- Pause for a second and return to your starting position. That’s one rep.
Substitute #2 – Behind the Neck Overhead Press
We picked this over the upright barbell row, which when performed with a wide grip is a great substitute for the lateral raise. But just like the lateral raise, upright rows have all the potential in the world to mess up your shoulder joints.
That’s why we pick the behind the neck overhead press. Unlike the conventional overhead press, the focus veers heavily towards the medial head of the deltoid, when you press behind the neck. Some modifications are necessary though. Go light with the weight and spread your grip out a little more. Lastly, ensure that your neck is steady and allows enough room to move the bar through the full range of motion.
Here is a video of how to perform this exercise:
Step by Step Instructions
- Start light. Cannot emphasize on this enough. This is not a conventional OHP. It takes time to master.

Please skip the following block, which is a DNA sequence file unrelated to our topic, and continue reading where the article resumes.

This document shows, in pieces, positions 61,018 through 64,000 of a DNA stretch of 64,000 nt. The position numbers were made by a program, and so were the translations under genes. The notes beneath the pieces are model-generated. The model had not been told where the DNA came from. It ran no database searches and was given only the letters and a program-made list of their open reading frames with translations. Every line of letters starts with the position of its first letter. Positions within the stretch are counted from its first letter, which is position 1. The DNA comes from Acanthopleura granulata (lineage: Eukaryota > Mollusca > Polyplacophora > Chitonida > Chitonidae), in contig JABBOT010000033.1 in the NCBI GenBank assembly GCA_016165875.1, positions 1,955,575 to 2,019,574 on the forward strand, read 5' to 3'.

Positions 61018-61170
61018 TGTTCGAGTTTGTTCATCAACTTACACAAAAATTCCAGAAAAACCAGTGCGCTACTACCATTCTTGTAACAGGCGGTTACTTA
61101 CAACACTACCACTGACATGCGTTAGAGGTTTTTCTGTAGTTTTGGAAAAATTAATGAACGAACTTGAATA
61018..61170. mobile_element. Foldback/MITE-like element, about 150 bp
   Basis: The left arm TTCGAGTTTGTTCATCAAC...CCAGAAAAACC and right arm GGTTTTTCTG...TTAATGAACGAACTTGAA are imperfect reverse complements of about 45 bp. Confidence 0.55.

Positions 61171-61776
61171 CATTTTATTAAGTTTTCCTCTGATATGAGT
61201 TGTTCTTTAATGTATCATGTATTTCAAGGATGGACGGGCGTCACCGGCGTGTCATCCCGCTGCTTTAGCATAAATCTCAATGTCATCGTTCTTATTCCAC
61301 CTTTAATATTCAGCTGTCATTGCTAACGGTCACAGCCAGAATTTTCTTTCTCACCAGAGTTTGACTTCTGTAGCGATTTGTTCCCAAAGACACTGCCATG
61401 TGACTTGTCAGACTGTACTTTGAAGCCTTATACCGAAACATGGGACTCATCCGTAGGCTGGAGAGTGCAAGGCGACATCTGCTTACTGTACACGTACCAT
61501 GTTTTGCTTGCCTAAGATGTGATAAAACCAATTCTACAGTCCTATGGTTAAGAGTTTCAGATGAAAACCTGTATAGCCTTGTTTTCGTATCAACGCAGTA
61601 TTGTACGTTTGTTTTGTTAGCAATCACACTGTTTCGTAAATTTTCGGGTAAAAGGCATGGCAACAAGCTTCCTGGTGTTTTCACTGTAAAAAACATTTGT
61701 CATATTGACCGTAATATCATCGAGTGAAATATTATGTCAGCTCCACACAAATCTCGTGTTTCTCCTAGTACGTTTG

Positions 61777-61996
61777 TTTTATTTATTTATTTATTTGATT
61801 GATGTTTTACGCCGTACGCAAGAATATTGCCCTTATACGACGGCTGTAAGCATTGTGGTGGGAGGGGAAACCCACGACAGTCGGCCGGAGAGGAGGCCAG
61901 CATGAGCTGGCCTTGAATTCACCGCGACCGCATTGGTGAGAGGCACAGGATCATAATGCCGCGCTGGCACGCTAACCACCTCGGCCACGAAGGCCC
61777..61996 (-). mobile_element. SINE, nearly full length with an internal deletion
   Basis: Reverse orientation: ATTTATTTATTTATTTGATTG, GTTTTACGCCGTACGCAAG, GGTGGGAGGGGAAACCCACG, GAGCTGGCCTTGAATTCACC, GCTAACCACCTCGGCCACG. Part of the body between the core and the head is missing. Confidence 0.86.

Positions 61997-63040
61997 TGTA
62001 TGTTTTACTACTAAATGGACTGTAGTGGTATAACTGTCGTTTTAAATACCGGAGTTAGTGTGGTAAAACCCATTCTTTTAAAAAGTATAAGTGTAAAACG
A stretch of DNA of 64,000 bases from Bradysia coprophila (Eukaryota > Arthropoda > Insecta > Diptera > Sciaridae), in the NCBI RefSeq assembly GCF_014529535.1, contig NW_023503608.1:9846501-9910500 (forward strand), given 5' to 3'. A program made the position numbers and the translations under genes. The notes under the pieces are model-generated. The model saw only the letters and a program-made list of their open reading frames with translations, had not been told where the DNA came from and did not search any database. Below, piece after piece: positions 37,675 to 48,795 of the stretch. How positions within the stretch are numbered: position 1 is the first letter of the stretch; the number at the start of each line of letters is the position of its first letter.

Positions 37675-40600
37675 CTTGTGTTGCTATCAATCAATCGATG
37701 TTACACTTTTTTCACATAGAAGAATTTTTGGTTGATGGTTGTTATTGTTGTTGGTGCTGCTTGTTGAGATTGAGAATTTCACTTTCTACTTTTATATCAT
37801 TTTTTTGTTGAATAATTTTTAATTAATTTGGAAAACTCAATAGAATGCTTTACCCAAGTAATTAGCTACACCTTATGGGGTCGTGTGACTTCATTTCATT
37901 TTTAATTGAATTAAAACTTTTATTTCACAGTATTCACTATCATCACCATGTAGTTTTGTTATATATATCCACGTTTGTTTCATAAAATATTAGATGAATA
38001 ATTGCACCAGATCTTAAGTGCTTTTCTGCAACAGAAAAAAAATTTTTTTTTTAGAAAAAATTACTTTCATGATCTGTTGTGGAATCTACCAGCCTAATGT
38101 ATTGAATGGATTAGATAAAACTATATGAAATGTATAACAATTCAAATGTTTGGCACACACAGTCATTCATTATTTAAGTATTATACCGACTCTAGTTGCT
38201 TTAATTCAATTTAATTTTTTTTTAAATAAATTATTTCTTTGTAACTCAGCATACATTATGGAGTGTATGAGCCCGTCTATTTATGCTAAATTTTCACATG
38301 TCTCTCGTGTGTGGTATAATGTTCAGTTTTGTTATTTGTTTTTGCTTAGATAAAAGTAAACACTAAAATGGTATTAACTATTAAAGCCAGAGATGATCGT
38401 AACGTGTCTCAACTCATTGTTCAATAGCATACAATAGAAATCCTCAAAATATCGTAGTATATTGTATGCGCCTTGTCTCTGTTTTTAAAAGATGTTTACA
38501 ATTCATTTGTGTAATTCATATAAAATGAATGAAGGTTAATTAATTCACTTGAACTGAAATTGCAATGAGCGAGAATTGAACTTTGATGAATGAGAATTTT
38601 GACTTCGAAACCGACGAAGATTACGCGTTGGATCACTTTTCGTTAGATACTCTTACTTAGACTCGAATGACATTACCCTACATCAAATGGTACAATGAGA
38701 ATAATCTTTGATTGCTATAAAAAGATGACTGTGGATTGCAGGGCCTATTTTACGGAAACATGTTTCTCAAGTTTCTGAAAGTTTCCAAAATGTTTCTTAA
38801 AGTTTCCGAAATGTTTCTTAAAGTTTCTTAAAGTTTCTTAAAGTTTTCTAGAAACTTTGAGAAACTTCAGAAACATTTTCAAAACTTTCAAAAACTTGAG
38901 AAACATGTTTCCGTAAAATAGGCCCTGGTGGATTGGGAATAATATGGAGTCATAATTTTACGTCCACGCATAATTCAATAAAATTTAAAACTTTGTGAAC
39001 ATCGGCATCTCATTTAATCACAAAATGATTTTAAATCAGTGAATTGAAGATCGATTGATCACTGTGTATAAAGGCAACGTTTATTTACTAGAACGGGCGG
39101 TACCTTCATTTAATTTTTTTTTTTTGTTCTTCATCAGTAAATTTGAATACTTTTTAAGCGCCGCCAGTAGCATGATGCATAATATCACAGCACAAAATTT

- Rack the bar in a cage, or a smith machine. Get under the bar and place it behind your neck, on the shoulders.
- Grip the bar slightly wider than a standard OHP. Your elbows should be at 90-degrees or slightly wider than that.
- Lift up smoothly. There should be no wayward jerks when you move the weight.
- At the top position, pause for a second. Your core and back must be maintained throughout. Now, slowly lower it back until its a few inches above the shoulders. There’s no need to lower it all the way.
- That’s one rep.
#3 –Side Plank with An Arm Raise
The side plank seems puny in comparison to the bars stacked with plates and the grunting bodybuilder in front of the mirror. But this underrated exercise can hit the side deltoids like none other. Also, if your form is up to the mark, you can add weights to the other arm which you raise.
This hits both the deltoids equally well.
How to perform this exercise:
Step by Step Instructions
- Lie down on a mat and grab a light dumbbell with one arm.
- Now tilt your body and get into the side plank position, where you are resting the body weight on the elbow.
- The elbow must be in one line with the shoulders. The dumbbell will now be by your side as if you are standing with the weight.
- Now maintain the plank position, erect spine, no slouching, & slowly lift the dumbbell until the arm is straight above the ear, almost 90 degrees.